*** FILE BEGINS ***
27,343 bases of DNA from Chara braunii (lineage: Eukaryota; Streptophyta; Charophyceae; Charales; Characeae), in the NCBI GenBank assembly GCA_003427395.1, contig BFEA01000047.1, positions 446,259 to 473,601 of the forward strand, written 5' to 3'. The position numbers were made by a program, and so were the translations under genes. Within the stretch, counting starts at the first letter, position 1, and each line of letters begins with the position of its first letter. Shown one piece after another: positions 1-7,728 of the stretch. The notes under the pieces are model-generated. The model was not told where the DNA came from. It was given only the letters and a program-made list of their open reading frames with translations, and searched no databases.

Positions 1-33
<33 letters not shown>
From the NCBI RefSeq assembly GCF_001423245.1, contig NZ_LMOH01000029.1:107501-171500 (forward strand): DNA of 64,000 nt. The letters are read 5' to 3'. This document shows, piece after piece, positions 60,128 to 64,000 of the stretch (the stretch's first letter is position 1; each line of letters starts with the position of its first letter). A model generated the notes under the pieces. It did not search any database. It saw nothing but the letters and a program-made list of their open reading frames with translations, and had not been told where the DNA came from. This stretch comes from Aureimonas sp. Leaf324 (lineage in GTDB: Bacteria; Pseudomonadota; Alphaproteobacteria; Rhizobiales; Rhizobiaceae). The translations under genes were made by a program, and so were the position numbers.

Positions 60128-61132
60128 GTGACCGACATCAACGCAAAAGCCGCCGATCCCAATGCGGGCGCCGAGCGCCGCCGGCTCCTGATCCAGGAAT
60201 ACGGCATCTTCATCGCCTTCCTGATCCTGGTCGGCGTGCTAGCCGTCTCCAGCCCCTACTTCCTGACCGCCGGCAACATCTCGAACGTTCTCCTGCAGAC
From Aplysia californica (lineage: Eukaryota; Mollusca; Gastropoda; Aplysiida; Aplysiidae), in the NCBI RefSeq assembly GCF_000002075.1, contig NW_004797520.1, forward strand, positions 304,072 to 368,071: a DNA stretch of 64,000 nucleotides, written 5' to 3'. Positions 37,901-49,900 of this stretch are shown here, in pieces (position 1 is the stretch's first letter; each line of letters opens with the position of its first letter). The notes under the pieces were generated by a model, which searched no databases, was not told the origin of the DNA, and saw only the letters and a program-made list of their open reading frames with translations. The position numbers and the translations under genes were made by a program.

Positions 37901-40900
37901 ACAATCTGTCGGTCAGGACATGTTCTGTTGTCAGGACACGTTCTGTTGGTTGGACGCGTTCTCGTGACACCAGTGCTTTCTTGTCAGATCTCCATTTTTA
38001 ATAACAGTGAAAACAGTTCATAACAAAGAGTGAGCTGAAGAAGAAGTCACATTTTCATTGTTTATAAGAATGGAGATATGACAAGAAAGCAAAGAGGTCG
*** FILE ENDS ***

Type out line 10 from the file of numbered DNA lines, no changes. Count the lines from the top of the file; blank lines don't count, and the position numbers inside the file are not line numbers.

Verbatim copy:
37901 ACAATCTGTCGGTCAGGACATGTTCTGTTGTCAGGACACGTTCTGTTGGTTGGACGCGTTCTCGTGACACCAGTGCTTTCTTGTCAGATCTCCATTTTTA